Illinois Edition

Weekdays Noon-1 PM, rebroadcast 7-8 PM

The news in Illinois that affects you is delivered daily on Illinois Edition.  Politics, education, the arts and life -- it's Illinois.  Explained.  The newsmakers and people of Illinois that are making waves make the airwaves daily.

Listen to broadcasts on:

  • NPR Illinois | 91.9 UIS, Springfield (central Illinois)
  • NPR Illinois | 89.3 IPA, Pittsfield (west central Illinois)
  • 580 WILL-AM, Urbana (east central Illinois)

Special segments air weekly:

Thursdays

  • The Scene, which explores the arts across Illinois; from cultural happenings to the artists and musicians.

Fridays

  • State Week, where the panel dissects the past week in Illinois politics and updates listeners with insider information from the state capital in Springfield.

Illinois Edition began airing on a daily basis in 2012.

launchgood.com

This week it was discovered that over 150 headstones in a Jewish cemetery in the University City suburb of St. Louis had been vandalized. It hasn't yet been officially called a hate crime and there are no suspects in custody. There's been speculation hate was at play however, and it comes at a time the nation is reportedly seeing a surge in related crimes.

courtesy

This week we're joined by Allison Lacher & Jeff Robinson - two instrumental forces in bringing contemporary and provocative artwork to the central Illinois region. 

Indianapolis has several museums that make a trip there fun for the whole family.  It also has a vibrant art scene.

From modern art to a western theme to exhibits that even Chicago might not be able bring in, art lovers will find plenty to like in Indy.

Mary Galligan wrote about the arts in Indianapolis for the Illinois Times in 2013.  You can read her article here.

facebook.com/blmcu

Champaign-Urbana is the only city in Illinois, other than Chicago, to have an official chapter of the Black Lives Matter organization. Evelyn Reynolds has been heading it.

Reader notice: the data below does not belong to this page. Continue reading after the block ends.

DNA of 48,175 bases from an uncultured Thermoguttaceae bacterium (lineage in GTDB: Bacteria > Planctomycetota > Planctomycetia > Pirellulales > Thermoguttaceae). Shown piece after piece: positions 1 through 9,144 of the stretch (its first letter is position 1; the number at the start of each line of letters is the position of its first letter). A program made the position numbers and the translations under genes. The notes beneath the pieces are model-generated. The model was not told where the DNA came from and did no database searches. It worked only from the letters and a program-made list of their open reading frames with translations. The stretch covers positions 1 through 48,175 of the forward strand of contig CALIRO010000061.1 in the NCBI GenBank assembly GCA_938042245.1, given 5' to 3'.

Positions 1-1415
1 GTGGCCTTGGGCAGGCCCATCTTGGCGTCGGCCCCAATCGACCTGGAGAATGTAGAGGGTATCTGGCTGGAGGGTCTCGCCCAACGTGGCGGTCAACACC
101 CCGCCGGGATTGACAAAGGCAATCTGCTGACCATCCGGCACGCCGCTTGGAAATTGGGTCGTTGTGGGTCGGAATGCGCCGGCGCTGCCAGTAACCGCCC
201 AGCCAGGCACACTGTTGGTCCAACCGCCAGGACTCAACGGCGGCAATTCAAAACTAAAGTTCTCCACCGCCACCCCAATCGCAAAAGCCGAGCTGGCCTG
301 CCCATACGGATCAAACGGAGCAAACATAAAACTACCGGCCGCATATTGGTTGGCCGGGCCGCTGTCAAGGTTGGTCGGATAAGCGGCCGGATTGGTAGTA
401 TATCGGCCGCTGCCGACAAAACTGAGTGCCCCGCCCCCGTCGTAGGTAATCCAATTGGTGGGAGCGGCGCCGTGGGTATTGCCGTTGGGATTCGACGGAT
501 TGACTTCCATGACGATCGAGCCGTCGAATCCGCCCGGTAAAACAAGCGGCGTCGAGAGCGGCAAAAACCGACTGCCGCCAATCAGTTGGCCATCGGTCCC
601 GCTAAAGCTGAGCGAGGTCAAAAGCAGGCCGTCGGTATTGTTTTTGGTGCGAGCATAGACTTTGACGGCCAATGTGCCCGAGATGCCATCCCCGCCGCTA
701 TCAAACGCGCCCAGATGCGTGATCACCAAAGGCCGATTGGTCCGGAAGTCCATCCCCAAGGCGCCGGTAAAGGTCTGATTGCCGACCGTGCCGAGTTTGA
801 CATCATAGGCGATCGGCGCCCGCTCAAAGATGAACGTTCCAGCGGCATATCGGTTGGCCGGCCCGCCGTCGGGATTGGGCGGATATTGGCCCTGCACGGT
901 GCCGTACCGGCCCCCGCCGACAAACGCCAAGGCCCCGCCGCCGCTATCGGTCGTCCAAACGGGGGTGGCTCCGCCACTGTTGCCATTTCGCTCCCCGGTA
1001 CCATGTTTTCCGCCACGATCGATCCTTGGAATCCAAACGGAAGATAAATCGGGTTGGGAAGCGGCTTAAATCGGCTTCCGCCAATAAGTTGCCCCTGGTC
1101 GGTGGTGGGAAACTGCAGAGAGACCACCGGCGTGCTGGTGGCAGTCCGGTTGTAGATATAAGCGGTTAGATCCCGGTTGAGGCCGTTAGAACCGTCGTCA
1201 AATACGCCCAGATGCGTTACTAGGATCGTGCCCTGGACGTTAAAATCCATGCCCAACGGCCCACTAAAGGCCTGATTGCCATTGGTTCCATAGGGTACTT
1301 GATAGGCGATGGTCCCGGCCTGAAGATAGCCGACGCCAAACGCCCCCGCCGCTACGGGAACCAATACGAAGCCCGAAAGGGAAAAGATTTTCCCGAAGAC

Rachel Otwell / NPR Illinois | 91.9 UIS

Across the country, activists who say they stand in opposition to many of the Trump administration's goals are organizing. Many call themselves the 'Resistance', a nod to terminology previously used by those living under authoritarian regimes. They've been key players in the Women's March on Washington (and in other cities), which has been called one of the largest demonstrations in the U.S. 

Jeff Bossert/Illinois Public Media

On Tuesday, the Trump Administration released details on new policies to ramp up federal immigration detentions and deportations. Ahead of the move, Urbana joined hundreds of other cities in declaring itself a sanctuary city – meaning they’ll offer some protections to people in the country illegally. That could cost the city roughly $1 million in federal funds, based on recent executive orders from the president.

Kristofer Husted/Harvest Public Media

Liz Graznak runs an organic farm in Jamestown, Missouri, which she calls Happy Hollow Farm. She sells her vegetables to local restaurants, in CSA boxes and at the farmer’s market.  But eight years ago, after falling in love with the idea of growing her own local produce, the farm she runs today looked like a near-impossible dream.

Manipulation of the truth has long been a tool commonly used by political leaders throughout the Western world, says Peter Fritzsche, a history professor at the University of Illinois Urbana-Champaign.

SPRINGFIELD – Blue vs. red, bear vs. bird, north vs. south – the competition between the Chicago Cubs and St. Louis Cardinals has divided Illinois for generations. Now the Abraham Lincoln Presidential Library and Museum will offer an exciting new look at this piece of baseball history in “Cubs vs. Cardinals: The Rivalry.”

I was born and raised in and near Springfield. However it wasn't until I was a freshman in college over in Ohio that I was taught the NAACP was founded as a result of the 1908 Springfield Race Riot

thirdcoastpercussion.com

This year at the Grammys - Chicago native Chance The Rapper took home multiple awards, including one for Best New Artist. But another Chicago based group took home its first win, though the category it took the Grammy for goes a little more under the radar.

Facebook/Clinton Auto Auction

Disparate entities say laws in this area need to change at the state and national levels.

nprillinois

Governor Bruce Rauner delivered his 2017 Budget Address to a joint session of the Illinois General Assembly Wednesday.  

 


Ed Wollet/Arlin Peebles

Private companies are not regulated when it comes to putting partisan or controversial content in public places. But that’s not to say they are protected from criticism when they or their employees decide to do so. One area trash company found that to be true after a photo of a bulletin board in one of its locations was shared on social media around 200 times (and counting), starting over the weekend.